Preoperative extraoral examination showed reversed occlusion and deformation of the facial appearance (Figure 1, Figure 2). In addition, constriction bands and deformation of the limbs were identified (Figure 3). Preoperative intraoral findings exhibited the angle class two malocclusion and severe skeletal open bite (Figure 2). The patient could not speak his lines smoothly and maintain a closed position of the jaws due to weakness of the masticatory muscles. Preoperative cephalometric analysis showed poor growth of the maxilla and false mandibular prognathism (Table 1). MRI showed atrophy of the masticatory muscles (Figure 4). Severe muscle weakness induced poor development of the mandibular ramus, resulting in severe open bite (Figure 5). We therefore attempted to achieve functional recovery using muscle function therapy pre- and postoperatively. We performed Lefort type I osteotomy and mandibular sagittal splitting osteotomy under general anesthesia in May 2010. We placed two bone screws on the maxilla and mandible and performed inter-maxillary fixation for 1 week from postoperative day 2. Since preservation of the teeth was a key consideration, ideal overbite was not apparent on postoperative intraoral examination. With the release of intermaxillary fixation, occlusion was not stable. We performed objective therapeutic evaluations before and after surgery using electromyography (EMG) and tests of masticatory and language functions.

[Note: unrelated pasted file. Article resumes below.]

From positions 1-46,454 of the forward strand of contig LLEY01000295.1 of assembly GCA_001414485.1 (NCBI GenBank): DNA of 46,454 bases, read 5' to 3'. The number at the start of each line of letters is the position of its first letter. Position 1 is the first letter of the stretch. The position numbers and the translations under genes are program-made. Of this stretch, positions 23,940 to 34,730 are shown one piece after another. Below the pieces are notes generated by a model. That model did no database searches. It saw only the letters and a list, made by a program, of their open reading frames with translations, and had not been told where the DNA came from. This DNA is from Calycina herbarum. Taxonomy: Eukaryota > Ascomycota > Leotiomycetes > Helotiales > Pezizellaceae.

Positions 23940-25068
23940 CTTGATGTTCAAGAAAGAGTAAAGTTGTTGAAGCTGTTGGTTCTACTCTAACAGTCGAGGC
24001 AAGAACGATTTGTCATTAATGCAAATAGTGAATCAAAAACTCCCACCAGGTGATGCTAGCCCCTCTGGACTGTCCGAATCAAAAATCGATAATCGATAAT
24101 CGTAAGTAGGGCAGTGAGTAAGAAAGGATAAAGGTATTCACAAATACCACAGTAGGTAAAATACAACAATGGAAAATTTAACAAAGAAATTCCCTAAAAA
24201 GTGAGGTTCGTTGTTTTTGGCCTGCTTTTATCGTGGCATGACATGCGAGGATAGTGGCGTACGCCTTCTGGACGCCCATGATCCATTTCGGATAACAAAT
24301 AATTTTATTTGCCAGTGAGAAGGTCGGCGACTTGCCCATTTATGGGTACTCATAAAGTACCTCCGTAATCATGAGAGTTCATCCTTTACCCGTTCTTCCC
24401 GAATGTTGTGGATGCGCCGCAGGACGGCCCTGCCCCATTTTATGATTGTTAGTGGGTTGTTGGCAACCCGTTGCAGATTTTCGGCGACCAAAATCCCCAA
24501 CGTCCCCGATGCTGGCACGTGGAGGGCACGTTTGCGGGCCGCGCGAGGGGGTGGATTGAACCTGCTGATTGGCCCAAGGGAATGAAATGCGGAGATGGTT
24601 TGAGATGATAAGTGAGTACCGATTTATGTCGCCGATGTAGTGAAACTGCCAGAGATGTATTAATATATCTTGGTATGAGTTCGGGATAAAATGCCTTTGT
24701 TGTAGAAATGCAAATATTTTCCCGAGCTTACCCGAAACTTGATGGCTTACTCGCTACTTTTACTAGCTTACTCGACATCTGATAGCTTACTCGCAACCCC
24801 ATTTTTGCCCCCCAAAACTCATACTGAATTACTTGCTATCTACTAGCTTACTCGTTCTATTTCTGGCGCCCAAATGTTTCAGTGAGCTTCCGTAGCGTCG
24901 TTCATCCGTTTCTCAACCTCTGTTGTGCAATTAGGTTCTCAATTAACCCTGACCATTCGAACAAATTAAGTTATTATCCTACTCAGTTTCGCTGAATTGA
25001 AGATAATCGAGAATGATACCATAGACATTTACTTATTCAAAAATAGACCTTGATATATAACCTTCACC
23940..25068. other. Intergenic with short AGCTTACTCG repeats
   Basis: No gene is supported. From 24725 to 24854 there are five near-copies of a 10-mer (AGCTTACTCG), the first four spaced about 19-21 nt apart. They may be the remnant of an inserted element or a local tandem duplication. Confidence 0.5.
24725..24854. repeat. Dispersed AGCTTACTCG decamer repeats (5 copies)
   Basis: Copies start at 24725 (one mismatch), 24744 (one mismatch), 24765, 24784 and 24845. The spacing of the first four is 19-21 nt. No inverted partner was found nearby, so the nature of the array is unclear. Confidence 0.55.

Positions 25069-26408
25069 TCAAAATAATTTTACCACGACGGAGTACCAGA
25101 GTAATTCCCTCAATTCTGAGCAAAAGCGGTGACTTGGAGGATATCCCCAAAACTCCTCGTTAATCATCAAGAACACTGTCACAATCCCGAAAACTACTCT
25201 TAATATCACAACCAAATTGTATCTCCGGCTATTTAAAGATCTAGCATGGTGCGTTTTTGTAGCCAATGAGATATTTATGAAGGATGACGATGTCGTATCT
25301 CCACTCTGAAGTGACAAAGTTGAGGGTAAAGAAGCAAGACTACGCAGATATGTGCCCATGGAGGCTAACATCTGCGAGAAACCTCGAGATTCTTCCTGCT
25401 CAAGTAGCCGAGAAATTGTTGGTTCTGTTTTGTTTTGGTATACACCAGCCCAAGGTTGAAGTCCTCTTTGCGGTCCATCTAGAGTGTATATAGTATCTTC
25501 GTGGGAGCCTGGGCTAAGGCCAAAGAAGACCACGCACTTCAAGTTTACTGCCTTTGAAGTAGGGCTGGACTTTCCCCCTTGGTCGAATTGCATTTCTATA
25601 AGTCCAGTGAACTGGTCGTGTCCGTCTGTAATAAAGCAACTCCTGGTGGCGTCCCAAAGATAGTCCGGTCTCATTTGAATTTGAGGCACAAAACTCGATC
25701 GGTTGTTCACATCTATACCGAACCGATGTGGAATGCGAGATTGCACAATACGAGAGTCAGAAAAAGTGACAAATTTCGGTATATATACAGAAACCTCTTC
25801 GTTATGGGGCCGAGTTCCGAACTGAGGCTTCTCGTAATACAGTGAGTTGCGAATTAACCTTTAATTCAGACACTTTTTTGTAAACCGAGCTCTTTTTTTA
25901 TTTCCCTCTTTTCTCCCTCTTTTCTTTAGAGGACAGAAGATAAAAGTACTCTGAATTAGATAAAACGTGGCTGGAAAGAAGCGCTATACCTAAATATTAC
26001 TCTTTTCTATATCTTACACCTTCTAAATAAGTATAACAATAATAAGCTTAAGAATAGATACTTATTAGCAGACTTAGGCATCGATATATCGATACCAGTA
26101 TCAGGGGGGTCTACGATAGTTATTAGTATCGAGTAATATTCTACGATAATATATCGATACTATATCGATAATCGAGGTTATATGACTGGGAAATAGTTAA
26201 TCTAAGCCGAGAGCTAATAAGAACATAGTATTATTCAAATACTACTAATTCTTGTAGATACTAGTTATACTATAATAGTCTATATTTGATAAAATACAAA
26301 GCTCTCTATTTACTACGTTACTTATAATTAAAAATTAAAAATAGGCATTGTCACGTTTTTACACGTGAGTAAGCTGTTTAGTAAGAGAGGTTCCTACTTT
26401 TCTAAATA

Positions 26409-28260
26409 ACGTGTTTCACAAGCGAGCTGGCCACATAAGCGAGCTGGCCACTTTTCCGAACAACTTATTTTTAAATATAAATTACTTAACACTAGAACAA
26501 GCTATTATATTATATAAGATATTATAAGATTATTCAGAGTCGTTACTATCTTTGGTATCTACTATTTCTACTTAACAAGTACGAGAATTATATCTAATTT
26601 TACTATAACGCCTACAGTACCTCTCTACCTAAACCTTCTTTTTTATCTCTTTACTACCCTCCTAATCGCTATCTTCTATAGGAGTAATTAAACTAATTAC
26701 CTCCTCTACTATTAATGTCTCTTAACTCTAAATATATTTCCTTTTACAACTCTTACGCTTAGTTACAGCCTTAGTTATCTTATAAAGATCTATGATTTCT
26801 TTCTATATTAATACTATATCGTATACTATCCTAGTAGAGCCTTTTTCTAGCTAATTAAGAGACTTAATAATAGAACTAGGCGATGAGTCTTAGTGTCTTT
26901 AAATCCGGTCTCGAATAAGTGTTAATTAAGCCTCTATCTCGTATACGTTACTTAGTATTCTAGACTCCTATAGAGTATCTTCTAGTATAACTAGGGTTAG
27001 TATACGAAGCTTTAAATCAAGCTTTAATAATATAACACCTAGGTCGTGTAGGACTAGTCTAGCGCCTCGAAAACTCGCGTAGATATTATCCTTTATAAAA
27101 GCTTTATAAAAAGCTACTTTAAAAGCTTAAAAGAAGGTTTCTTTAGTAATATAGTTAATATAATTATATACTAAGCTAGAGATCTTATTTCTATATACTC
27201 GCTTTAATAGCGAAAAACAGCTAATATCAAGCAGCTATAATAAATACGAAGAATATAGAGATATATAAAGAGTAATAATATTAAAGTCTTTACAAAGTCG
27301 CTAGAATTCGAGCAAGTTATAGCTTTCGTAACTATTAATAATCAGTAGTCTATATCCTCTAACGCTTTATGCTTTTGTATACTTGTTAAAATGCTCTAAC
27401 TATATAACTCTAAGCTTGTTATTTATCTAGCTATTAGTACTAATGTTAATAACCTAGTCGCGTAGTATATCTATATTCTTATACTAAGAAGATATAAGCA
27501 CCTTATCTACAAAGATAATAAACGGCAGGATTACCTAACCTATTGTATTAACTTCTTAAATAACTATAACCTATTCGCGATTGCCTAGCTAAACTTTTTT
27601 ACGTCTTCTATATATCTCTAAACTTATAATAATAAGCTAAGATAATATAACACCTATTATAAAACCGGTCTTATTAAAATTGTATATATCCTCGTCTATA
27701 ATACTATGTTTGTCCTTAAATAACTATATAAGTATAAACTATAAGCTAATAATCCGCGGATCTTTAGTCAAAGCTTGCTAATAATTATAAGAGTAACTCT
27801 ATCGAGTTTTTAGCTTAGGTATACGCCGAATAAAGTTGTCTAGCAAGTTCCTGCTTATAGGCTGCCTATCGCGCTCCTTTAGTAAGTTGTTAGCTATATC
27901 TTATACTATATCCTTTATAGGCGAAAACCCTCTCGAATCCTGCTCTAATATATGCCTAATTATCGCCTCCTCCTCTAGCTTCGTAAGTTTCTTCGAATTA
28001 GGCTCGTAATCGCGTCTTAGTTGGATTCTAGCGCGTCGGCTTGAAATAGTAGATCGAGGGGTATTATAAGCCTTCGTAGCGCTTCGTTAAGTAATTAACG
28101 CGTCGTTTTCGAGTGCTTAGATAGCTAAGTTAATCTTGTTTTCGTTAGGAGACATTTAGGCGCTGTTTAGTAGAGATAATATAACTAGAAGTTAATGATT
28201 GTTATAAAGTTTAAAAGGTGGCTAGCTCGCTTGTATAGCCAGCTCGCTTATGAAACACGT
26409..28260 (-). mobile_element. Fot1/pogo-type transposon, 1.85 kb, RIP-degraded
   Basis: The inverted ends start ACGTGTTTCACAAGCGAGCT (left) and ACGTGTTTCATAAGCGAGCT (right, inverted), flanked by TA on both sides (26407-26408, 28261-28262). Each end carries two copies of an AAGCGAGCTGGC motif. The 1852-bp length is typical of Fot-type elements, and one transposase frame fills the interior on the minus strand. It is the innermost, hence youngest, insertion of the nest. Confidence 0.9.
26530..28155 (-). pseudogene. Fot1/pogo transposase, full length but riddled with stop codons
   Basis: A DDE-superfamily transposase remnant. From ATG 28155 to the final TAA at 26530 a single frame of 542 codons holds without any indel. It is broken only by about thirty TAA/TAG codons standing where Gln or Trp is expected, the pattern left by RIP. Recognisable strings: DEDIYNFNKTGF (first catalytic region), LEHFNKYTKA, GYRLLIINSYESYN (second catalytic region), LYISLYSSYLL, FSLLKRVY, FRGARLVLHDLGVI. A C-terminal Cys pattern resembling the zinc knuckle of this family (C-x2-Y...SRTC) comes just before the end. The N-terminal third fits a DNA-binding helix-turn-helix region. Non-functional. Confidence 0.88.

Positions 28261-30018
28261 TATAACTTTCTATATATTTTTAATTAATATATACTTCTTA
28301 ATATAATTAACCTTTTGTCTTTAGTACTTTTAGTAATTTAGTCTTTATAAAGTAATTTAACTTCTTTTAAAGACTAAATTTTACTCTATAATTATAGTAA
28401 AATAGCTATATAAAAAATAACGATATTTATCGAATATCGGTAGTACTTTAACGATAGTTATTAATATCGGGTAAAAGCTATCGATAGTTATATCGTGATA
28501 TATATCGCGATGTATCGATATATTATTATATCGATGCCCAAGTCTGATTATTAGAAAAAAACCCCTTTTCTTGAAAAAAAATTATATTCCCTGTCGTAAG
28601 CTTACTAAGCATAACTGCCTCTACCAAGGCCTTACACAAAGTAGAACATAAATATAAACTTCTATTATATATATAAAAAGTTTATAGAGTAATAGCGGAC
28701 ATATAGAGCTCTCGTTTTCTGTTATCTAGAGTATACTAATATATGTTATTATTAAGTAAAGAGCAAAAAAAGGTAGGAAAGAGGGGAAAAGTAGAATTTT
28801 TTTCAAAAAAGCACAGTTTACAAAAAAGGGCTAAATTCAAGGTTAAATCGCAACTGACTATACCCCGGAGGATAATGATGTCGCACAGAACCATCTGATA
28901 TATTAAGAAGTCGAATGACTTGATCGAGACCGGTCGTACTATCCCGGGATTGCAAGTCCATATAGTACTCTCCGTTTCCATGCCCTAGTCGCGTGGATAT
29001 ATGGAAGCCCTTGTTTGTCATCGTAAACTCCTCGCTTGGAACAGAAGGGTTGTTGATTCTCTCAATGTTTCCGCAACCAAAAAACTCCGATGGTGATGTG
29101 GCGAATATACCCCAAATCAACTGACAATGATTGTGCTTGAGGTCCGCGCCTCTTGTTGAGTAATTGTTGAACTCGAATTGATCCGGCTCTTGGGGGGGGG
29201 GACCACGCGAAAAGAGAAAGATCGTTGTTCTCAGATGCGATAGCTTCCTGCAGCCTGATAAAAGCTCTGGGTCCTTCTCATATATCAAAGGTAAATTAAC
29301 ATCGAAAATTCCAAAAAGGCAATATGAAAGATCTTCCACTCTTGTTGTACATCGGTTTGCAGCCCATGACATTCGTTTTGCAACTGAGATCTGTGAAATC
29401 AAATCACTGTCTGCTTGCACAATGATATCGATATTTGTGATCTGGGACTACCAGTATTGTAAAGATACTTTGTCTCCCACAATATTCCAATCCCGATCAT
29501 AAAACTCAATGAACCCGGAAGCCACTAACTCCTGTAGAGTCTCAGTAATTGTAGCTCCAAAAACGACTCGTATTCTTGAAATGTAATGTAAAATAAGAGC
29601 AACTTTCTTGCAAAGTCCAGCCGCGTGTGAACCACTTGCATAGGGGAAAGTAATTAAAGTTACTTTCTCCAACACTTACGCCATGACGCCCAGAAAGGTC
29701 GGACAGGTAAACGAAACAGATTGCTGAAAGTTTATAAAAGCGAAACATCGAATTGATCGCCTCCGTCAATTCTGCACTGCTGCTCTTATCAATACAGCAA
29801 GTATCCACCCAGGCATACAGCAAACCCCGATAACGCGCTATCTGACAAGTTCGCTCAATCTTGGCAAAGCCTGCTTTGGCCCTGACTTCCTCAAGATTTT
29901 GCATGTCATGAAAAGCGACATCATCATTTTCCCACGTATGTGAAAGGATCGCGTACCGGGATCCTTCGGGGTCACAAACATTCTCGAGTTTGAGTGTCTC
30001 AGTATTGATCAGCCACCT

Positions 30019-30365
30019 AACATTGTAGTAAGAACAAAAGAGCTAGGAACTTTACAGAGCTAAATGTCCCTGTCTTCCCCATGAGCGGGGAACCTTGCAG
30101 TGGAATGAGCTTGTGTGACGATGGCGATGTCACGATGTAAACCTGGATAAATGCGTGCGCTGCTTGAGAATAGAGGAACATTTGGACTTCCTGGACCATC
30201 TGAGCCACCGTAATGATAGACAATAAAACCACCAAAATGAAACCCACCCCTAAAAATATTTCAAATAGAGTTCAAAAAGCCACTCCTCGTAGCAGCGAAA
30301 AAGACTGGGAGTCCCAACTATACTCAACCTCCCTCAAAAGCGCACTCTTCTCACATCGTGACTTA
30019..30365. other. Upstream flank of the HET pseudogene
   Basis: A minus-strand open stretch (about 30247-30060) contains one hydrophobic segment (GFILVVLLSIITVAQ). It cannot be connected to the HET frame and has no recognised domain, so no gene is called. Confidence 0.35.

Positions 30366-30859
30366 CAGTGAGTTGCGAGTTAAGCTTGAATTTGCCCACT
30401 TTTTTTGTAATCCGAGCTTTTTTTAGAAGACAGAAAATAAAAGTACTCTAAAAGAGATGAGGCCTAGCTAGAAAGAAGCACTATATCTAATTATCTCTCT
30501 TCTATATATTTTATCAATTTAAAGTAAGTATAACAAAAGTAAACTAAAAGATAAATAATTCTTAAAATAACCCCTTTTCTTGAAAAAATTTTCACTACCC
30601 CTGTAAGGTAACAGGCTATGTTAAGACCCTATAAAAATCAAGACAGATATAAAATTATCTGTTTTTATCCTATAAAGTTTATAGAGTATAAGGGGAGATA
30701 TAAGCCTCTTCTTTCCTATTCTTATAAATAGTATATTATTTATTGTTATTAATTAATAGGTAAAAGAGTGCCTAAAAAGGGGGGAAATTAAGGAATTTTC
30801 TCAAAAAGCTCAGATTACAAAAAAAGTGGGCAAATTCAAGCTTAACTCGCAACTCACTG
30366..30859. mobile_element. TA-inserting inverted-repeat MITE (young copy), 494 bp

EMG was carried out for the left and right masseter muscles and anterior and posterior areas of temporalis muscle at maximum clenching in the intercuspal position, using an MP100 system (BIOPACK System, CA, USA) at a frequency of 1 kHz. Dedicated software (AcqKowledge® version 3.2.7.; BIOPACK System) was used for analysis. EMG findings showed no significant changes in voluntary muscle activity of jaw-closing between before and after surgery (Figure 6). Masticatory function was assessed using an evaluation sheet for chewing function [8] . Preoperative functional score improved from 10% to 45% after surgery (Table 2).